These include the upstairs carpet which is made from recycled plastic bottles, kitchen cabinet doors from forestry-certified wood and most of the furniture is from renewable sources.
The lighting design is also energy efficient with LED or CFL bulbs, which gives a huge saving on power.
The paints used were non or low VOCs (non-toxic), the taps are all low-flow and there are shallow sinks and low-flush toilets.
Other features include separate humidity control in the attic, and in the downstairs music room for when the house is opened up in winter months.
Like old-time Caymanian homes, the house is positioned to take heed of the direction of the sun and has outdoor living and cooking areas to minimise heat in the home.
Outside, the family has left the landscape well alone, preferring native flora and fauna on their 0.64-acre property to the alternative of bulldozing and replanting, which many developers and householders opt for.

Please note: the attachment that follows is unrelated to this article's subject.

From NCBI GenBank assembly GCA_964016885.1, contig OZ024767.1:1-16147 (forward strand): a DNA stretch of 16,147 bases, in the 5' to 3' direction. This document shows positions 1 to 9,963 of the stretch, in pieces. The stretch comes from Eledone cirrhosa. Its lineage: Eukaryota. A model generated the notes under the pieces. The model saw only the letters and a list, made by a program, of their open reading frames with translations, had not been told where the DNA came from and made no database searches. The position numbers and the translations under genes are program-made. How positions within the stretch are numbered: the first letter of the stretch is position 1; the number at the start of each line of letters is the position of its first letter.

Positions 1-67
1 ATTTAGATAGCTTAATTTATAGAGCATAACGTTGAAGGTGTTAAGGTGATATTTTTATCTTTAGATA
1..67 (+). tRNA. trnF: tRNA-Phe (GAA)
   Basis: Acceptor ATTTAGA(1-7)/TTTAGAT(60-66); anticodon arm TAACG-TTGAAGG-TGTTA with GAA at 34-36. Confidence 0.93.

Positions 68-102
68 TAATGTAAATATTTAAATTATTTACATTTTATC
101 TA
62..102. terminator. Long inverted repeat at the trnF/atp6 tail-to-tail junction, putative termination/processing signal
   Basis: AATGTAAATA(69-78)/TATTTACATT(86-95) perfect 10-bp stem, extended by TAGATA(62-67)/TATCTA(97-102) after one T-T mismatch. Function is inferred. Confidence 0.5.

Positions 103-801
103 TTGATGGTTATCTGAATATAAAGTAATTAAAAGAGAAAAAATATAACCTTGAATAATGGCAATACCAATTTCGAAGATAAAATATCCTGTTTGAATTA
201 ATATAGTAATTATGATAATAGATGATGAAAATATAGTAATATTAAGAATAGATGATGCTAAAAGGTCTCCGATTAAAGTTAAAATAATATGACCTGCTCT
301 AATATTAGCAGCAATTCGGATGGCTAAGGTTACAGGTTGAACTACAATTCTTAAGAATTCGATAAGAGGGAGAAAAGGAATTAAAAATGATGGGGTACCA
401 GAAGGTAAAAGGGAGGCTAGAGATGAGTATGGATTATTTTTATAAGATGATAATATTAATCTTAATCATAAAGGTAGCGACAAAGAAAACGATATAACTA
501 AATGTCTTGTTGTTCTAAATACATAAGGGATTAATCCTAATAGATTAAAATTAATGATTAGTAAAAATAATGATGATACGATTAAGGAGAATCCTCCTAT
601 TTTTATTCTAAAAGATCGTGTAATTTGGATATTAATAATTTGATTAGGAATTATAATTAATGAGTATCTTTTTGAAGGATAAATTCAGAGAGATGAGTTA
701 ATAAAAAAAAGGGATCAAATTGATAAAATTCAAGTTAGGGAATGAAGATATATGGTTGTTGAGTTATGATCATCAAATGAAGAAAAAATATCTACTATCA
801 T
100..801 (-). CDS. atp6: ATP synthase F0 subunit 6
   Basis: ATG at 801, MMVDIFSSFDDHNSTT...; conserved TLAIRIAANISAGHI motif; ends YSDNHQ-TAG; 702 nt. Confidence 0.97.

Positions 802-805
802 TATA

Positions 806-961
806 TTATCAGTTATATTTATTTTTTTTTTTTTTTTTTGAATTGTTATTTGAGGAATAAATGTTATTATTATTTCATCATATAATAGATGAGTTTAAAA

“Over half of the site is still virgin dry forest and our plan is to lay a few trails through that, following natural contours and around the many trees therein,” say the owners.
As a financial services consultant who advises firms and organisations on regulatory policy and compliance, one of the owners is knowledgeable and passionate about green issues.
In fact, she was the finance sector representative on the working party for a recent government White Paper on climate change strategy for the Cayman Islands.
“Everyone should read the White Paper,” she says. “Obviously there is a lot of consumption and everything including food and energy is imported into the Cayman Islands, which make us very vulnerable.”
“Our house was an experiment to test how the technologies and options available could work in Cayman. It’s great and easy to incorporate most into single family home builds, but most impact will be seen by their use in bigger developments. Anybody wanting to learn more is welcome to contact the developers.”
Phoenix Construction, the founding company of the Phoenix Group, was the main contractor for the house, with managing director Shayne Howe acting as project manager.
The firm assisted in finding the property prior to designing the home and building the residence.
“Every home we work on now has some green elements in the design and construction methods as owners look at operating costs as a growing concern,” says Shayne.